Top 10 Food Trends continued...
Special Treats. On the flip side, consumers want their chocolate candy, creamers, and cookies.
Americana Wins. Shoppers are drawn to farm-raised foods as well as regional cuisines such as Southern cooking and barbecue.
Getting Real. Shoppers say they avoid foods with preservatives, artificial colors, and flavors.
Three a Day. The number of adults who say they eat three meals a day rose 6% during the past two years. Breakfast was most likely to be added.
Foods with Function. Consumers want more than good taste in foods. They want foods that are kind to cholesterol and blood pressure.
Home Sweet Home. Bringing snacks from home to movies is popular, perhaps driven by the weak economy. More snacking is done at home now. Home entertaining is up, too.
Foodies Are Us. Two-thirds of consumers say they are knowledgeable and interested in food. Young adults, ages 25 to 34, are most likely to call themselves ''foodies."
Grading the Food Trends
Clemens sees good news and bad news in the report. While he appreciates the lure of "'Americana" foods, he says "none of those comfort foods -- fried chicken, mac and cheese -- are consistent with dietary guidelines unless significant changes are made to the recipes."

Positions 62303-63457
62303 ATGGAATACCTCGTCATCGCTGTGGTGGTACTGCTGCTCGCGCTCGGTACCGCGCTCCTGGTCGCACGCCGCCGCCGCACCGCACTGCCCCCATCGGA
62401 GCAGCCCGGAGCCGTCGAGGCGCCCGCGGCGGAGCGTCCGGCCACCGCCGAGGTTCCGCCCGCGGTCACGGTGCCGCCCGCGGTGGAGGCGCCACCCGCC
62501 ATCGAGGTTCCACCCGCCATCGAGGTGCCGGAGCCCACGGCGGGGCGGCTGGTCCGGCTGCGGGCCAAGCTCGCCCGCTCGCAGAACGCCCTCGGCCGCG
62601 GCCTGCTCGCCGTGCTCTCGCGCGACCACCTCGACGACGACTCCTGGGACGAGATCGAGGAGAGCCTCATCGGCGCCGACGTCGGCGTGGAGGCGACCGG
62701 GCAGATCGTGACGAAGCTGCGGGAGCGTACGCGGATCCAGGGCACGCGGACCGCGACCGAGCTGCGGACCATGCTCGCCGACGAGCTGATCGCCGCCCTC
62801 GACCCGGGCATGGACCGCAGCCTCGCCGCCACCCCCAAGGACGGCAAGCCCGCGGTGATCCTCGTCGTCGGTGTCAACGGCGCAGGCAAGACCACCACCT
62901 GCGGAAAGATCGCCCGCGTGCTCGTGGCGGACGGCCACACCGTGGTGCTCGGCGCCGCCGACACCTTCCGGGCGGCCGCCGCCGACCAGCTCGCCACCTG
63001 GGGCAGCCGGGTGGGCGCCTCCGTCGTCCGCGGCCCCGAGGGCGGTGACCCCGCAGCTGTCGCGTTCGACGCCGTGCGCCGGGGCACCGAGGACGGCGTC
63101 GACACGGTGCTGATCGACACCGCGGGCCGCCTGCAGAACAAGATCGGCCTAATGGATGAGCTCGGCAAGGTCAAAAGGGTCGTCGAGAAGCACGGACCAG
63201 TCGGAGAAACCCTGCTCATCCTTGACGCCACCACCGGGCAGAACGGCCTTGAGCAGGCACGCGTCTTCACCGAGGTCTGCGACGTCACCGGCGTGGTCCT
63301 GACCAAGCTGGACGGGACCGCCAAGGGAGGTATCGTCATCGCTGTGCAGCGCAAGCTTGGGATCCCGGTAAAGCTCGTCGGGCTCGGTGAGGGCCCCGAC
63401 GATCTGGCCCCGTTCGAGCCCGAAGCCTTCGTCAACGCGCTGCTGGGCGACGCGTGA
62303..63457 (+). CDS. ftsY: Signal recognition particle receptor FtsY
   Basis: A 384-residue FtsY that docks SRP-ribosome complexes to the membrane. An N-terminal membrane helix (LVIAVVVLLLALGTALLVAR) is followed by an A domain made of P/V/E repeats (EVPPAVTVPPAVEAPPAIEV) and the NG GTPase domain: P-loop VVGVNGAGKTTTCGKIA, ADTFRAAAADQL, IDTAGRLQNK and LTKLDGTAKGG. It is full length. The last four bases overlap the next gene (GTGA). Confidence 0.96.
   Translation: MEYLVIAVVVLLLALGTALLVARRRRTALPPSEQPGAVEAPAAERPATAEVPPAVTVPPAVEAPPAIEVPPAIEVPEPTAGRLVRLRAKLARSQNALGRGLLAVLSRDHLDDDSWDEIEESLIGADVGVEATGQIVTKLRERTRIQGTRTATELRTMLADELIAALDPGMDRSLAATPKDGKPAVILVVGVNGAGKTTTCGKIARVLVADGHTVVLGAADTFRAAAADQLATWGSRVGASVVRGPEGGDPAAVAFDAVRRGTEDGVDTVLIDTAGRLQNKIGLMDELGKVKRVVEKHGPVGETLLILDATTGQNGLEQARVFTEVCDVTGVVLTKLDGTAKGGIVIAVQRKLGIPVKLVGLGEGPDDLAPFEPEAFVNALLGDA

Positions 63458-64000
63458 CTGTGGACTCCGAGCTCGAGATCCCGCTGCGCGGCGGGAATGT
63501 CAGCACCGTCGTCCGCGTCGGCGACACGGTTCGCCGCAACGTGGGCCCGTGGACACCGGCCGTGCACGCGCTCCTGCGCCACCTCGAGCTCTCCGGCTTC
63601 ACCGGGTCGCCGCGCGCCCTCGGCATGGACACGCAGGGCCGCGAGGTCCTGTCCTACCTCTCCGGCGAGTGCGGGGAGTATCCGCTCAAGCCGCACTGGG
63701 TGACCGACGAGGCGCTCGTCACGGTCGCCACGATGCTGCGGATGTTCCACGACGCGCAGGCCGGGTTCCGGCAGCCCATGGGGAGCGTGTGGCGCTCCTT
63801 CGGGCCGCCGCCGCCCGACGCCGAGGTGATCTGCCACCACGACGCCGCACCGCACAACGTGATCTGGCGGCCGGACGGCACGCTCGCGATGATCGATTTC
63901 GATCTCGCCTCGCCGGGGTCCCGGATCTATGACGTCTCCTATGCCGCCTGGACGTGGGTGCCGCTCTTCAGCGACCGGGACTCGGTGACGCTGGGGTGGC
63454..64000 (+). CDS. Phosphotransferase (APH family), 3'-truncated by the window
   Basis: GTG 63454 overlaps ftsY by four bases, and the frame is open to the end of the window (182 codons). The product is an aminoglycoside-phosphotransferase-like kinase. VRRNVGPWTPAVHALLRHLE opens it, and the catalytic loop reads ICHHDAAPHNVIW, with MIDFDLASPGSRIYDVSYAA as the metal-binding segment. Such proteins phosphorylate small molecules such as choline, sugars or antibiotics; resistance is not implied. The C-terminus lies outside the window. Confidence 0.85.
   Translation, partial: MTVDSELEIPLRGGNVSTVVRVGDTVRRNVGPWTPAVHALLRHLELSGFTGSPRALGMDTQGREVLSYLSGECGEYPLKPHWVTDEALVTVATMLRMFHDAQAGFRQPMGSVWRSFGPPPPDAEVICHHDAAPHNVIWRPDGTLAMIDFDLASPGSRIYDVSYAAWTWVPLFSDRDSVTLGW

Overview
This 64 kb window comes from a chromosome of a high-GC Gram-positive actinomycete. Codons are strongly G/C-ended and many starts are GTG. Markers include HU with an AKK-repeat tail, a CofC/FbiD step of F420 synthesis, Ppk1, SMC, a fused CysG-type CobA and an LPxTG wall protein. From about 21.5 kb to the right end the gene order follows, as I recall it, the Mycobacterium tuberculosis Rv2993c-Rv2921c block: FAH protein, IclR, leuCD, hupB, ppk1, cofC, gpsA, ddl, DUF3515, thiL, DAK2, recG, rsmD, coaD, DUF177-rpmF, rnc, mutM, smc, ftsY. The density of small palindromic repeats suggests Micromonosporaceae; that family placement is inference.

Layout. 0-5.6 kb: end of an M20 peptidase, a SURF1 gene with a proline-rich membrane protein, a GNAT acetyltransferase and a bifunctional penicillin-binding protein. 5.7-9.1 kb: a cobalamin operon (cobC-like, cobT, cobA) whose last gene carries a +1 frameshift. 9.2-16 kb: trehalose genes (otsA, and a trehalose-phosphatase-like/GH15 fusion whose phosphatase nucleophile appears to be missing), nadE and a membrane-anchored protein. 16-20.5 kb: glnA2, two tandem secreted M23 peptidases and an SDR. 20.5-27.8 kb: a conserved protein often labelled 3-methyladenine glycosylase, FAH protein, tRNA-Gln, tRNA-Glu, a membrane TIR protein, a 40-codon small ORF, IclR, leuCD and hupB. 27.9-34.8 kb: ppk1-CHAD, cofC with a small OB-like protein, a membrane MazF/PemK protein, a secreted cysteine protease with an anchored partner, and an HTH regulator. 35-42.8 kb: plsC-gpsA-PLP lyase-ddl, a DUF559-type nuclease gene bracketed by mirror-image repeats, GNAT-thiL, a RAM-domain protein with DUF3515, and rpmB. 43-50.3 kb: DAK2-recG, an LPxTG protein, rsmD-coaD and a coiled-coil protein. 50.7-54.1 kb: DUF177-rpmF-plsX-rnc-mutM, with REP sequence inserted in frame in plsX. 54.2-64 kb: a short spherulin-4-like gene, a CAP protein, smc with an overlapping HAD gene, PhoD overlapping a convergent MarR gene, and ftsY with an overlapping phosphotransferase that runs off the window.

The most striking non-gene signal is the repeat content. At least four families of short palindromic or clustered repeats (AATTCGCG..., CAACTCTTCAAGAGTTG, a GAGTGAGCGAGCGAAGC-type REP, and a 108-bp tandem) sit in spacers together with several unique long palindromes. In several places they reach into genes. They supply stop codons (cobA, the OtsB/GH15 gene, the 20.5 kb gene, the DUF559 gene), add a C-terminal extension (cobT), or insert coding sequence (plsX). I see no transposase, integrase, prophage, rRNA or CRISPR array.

The attraction of people to ''natural" foods may be well-meaning, he says, but is misguided. The term natural, he says, has no legal definition when on a food label, so anything goes. "Organic," on the other hand, is clearly defined, says Clemens, who is also chief scientific officer for E.T. Horn Company, a distributor of food ingredients.
The FDA states that it has not developed a definition for use of the term “natural” on food labels. The agency says that is has not objected to the use of the term if the food does not contain added color, artificial flavors, or synthetic substances.
The most potentially healthy trends, Clemens says, are the home cooking, three squares, and home rituals.
While cooking at home could be a good, healthy trend, "we need to educate people how to cook more healthfully," he says. About two-thirds of Americans still do not understand proper portion size, he says.